Substituting Machines for People


As I type this, I’m on hold with Delta Airlines. When I first called, I simply wanted to talk to one of their reps and get a couple of fast questions answered about my travel plans. You’re given the option of speaking to a real person by saying the word “representative” into the phone, but before you can get to this person, you have to speak (slowly and clearly) where you’re flying from, where you’re flying to, what date of departure and what date of return.

The machine mistakes my departure date for another month and comes back with they can’t book my flight because it’s not within the next 367 days (or some large figure like that).

I try and try (by pushing “0″ and saying the word “representative”) and finally I’m moved on to a real person. But not before waiting another 15-20 minutes. Delta had the only non-stop flights for this trip I was considering, so I waited this out.

If another airline had a non-stop flight, I definitely would not have waited it out and Delta would’ve lost a paid passenger.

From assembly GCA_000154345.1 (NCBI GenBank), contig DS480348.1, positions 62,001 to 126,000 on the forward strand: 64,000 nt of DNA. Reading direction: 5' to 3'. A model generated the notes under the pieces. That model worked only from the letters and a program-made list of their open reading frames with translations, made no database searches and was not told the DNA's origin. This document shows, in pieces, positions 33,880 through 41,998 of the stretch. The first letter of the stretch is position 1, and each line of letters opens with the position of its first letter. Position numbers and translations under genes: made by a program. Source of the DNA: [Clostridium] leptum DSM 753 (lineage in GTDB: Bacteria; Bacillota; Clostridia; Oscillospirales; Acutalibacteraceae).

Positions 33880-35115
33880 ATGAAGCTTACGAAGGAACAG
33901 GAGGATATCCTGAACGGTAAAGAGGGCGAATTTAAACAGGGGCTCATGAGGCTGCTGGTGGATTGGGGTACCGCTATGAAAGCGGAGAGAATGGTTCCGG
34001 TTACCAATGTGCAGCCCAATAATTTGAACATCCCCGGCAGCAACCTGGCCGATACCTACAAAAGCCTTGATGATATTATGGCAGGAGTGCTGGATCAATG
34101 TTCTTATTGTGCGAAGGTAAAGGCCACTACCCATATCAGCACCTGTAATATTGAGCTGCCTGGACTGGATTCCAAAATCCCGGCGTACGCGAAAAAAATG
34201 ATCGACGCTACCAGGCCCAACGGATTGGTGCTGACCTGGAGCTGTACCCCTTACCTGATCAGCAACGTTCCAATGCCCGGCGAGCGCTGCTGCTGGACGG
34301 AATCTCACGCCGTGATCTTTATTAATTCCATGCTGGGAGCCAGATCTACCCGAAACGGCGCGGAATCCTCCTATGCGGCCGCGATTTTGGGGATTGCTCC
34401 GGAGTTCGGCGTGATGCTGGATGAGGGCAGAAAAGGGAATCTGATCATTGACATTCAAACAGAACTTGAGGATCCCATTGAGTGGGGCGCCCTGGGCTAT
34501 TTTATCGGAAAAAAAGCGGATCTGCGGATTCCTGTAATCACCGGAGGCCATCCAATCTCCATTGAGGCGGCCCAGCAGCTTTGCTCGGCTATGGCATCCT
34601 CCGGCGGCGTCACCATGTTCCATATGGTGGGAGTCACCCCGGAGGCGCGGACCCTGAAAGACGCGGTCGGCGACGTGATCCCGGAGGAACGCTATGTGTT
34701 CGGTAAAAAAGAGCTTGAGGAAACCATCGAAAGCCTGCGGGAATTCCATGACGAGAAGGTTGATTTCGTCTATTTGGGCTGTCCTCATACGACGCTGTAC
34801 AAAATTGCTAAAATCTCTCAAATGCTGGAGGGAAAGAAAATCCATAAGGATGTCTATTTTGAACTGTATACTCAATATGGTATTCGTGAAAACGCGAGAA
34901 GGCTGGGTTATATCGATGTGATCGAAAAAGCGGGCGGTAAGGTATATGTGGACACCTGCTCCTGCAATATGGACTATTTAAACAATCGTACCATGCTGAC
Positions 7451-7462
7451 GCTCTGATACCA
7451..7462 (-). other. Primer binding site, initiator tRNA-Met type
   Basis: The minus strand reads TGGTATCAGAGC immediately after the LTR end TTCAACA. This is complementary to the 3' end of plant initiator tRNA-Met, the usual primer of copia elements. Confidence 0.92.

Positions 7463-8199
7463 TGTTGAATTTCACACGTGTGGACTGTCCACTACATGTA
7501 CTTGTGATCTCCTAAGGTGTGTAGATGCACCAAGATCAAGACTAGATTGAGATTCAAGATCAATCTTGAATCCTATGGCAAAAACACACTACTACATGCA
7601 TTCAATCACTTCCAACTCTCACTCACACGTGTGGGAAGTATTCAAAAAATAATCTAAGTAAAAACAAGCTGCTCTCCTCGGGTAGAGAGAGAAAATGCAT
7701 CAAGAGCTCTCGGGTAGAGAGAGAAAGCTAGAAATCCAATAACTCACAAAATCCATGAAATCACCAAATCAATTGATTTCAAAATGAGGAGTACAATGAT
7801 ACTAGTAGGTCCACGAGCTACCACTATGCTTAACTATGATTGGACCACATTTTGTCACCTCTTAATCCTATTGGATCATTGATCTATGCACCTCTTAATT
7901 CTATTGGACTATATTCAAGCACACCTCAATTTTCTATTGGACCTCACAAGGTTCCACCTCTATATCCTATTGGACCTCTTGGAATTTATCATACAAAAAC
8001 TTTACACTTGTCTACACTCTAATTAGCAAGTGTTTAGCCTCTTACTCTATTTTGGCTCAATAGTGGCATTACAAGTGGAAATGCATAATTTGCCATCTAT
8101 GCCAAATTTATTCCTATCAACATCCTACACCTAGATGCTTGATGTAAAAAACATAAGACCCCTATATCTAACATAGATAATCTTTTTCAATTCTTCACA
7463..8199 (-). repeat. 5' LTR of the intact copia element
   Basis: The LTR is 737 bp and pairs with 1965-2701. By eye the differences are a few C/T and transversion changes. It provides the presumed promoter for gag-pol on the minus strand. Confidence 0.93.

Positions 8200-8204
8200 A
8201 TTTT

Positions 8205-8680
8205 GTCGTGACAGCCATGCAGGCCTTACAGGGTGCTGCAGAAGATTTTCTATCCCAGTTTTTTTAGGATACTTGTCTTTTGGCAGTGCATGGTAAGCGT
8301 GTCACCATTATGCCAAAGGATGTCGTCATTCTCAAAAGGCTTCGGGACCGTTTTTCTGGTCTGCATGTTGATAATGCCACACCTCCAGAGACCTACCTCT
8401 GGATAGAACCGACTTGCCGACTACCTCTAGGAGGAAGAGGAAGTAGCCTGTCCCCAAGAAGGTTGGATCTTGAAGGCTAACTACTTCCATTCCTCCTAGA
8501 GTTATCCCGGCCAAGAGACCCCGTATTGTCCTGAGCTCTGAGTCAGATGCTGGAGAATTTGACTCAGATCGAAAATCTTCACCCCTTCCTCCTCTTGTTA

All in all, I understand the big airlines need to cut costs. And of course having a machine (or a web site) handle their reservations saves them the expense of paying staff. And if most (or possibly all) of the airlines are using an automated system to deal with their most valuable commodity (their customers) then I can see how they would justify using it throughout.

The logic goes from Delta execs: well, we’re not really going to lose customers because of automating our interaction with our customers because the other airlines are doing it too.

And maybe that logic works for the big airlines and large corporations. But do you really think so? Who wants to be handled by a robot that sometimes hears what you say but often does not correctly hear you.

The moral of this story is simple.

The less you interact directly with your customers and the more you put answering machines, automated tellers, automated phone systems in place to deal with your public, the more likely you’ll see a percentage of your customer base erode away.

You may think you can handle a much larger number of people with the automated approach and you may be right. But you may also be losing some quality customers who will not be eager to speak highly of your company and possibly just the opposite.

I do realize we’re moving ever closer to machines doing more and more of our work. But when you put them between your company and your customers, especially new customers, I think the downside is greater than most people can immediately observe.

If someone wants to speak to a real person at your company, I recommend highly you make it VERY, VERY EASY for them to do so. And FAST.

About Stan Dubin

One Response to “Substituting Machines for People”

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  1. Fantastic post, I really look forward to updates from you.

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